"[T]here is a mystery, fundamental and unanswerable, in ourselves as in the world around us, which is in fact a part of what gives life its sense of hauntedness", Iyer writes. It is this sense of hauntedness that Greene captures in his novels and makes them meaningful to Iyer. Through Iyer's exquisite writing we learn here not only about Greene, but also about Iyer, a man who lives between cultures. We also learn about ourselves through his ruminations. What more could any reader ask?
29 of 29 people found the following review helpful
HASH(0x9c1d4540) out of 5 stars The Men Within His Head April 15 2012
By Taylor McNeil - Published on
Format: Hardcover
Pico Iyer's latest book is not exactly a memoir, not quite a literary biography--or an homage--to Graham Greene, and certainly not a book of travels. But it is, of course, something of all of those things, a hybrid creature that carries the reader along, thanks to Iyer's usual facile way with words. It is Iyer's most enjoyable book I've read, and not surprisingly, it's his most personal.

He opens the book during a visit to La Paz, Bolivia, and I can picture being back there myself, along the main streets with cholas selling M&Ms and lottery tickets, bowler hats perched on their heads. I picture a simple hotel room--and that's where Iyer is: sitting at a desk thinking about Graham Greene and writing, always writing or reading. When he was at the Harvard Book Store in Cambridge in February 2012, Iyer said he had been working on this book for more than eight years, and had accumulated more than 2,700 pages in drafts: the words kept spilling out of him. (Happily, he trimmed it down to its current 238 pages.)

The man within his head is Graham Greene. Like Iyer, Greene was a bit too popular to be admitted into the literary establishment, and a man who was always an outsider, more by choice than anything else. Greene spent many years toward the end of his life in a small apartment in the Antibes, far smaller and almost hidden compared to his neighbor, Somerset Maugham, not too far a way in an impressive mansion. Iyer, too, willfully sets himself apart: he's lived for years in a small two-room apartment outside of Kyoto.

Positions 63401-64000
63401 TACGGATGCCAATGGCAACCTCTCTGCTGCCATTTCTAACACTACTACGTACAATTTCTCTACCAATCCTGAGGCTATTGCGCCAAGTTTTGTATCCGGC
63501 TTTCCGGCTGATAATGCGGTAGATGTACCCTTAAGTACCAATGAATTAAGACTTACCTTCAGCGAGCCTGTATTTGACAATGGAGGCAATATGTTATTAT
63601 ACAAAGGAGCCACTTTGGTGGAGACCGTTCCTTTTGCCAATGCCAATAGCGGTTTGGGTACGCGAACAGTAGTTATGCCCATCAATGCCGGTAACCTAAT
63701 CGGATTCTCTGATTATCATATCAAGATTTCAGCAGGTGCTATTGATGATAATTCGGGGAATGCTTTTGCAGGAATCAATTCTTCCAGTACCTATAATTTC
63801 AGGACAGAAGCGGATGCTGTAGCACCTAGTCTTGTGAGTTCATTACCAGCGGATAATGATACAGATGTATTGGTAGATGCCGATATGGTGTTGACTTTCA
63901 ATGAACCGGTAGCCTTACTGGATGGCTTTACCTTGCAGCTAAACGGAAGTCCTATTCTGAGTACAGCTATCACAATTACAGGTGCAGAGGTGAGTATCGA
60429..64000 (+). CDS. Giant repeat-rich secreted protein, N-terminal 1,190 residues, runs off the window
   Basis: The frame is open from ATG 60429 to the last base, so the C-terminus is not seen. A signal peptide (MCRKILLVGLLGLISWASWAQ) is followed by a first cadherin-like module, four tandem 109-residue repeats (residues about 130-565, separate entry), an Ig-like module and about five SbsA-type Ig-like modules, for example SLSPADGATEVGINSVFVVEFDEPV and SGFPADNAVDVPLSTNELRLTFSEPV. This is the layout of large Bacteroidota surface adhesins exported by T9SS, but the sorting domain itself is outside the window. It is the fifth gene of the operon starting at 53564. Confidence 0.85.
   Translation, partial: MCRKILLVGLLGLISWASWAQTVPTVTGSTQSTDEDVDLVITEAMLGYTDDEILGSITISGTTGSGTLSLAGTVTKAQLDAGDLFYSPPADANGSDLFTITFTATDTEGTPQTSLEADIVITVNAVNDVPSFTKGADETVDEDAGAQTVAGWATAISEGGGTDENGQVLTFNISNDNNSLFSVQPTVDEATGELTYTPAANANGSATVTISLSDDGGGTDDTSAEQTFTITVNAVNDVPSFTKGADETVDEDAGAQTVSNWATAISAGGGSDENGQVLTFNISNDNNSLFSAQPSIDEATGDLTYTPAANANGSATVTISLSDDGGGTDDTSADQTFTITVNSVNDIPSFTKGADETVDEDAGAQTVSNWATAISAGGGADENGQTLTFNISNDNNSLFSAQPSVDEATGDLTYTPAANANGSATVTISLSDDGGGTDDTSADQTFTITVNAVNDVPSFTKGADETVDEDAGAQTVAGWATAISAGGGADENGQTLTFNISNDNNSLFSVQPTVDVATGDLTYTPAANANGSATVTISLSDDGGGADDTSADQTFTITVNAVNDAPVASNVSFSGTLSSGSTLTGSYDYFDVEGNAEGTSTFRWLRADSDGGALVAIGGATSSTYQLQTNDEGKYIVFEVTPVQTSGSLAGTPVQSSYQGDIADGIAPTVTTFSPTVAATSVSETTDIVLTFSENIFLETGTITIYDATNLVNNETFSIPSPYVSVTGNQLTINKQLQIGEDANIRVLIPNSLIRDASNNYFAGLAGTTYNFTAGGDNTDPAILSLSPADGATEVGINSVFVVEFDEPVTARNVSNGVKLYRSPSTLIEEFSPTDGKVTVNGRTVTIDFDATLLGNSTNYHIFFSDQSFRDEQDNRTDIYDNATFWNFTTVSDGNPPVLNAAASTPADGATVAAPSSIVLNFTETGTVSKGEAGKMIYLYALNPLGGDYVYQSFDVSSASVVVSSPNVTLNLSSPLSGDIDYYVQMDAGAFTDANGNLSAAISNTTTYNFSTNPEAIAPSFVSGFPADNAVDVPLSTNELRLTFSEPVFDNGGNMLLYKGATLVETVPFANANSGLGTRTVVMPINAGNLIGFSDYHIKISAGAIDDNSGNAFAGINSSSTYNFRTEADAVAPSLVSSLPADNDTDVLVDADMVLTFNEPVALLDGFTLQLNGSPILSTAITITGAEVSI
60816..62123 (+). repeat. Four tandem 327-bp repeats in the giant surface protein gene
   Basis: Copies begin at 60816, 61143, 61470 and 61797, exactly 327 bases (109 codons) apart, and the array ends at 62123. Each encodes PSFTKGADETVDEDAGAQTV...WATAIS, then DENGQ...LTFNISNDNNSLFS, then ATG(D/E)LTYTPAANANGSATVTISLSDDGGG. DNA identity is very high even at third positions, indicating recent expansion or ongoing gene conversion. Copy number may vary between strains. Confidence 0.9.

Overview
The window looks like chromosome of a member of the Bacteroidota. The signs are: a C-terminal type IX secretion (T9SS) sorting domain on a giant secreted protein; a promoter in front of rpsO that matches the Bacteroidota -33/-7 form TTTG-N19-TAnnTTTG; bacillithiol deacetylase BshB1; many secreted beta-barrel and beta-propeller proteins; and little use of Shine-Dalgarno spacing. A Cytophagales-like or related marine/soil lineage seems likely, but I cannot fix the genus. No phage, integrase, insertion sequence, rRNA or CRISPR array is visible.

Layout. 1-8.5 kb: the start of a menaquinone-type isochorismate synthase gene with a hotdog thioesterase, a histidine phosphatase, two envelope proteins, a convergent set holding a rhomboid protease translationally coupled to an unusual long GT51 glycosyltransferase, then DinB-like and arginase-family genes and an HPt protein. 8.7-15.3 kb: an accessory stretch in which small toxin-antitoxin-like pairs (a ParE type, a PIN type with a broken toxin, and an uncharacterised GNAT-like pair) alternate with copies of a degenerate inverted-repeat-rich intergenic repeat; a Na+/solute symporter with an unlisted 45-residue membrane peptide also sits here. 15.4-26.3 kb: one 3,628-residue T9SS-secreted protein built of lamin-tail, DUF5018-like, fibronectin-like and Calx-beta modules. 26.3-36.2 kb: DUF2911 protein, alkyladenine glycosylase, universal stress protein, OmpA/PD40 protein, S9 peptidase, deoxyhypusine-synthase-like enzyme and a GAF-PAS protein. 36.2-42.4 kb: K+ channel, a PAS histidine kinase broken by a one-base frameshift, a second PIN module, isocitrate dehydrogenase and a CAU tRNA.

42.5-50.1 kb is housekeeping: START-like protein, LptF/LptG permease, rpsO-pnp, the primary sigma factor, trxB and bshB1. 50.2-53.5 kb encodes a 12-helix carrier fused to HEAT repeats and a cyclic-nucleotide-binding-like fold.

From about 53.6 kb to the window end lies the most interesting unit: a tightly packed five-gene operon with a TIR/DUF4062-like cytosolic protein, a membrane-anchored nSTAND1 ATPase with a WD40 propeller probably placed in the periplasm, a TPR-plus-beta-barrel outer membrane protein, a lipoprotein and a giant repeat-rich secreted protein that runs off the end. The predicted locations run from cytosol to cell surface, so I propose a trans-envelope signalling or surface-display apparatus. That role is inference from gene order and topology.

Iyer recounts his childhood: born to Indian parents, initially growing up in Oxford; a move to California in the 1960s, where his father teaches and accumulates acolytes; traditional boarding school back in England; always split between worlds. Much like Graham Greene, who never quite felt at home anywhere, and whose characters had the same experience of, well, not exactly alienation, but a clear sense of being apart. Iyer returns often to Greene's The Quiet American, and its prescient understanding of how the British and Americans are swapping not just positions of dominance in the world but also those of certainty and doubt. Iyer travels to Vietnam, and we see how the types Greene writes about linger on still. (Readers would probably get more out of this book if they are familiar with the Greene originals; maybe it will inspire me to read him again.)

"A man within your head whispers his secrets and fears to you, and it can go right to your core," Iyer writes. For much of Iyer's life, that man is Greene, but he comes to realize there's another man he really barely knows who has also taken up residence in his head: his father, with whom he's never been very close. It's that old inheritance: we are our father's sons, even if we'd prefer to think that our literary heroes are our pole stars. In the book, Iyer slowly learns these lessons, and he tells the story with ease.

At the Harvard Book Store reading someone in the audience pointed out that while Iyer was slowly writing and rewriting this book over those eight years, he also wrote The Open Road, his book about the Dalai Lama. Iyer was amused and taken aback. He said he just realized that both those books' titles could be interchangeable: there are clearly many men within Iyer's head, and all are trying to point him in the direction of useful wisdom, useful for living one's life in this wide open world.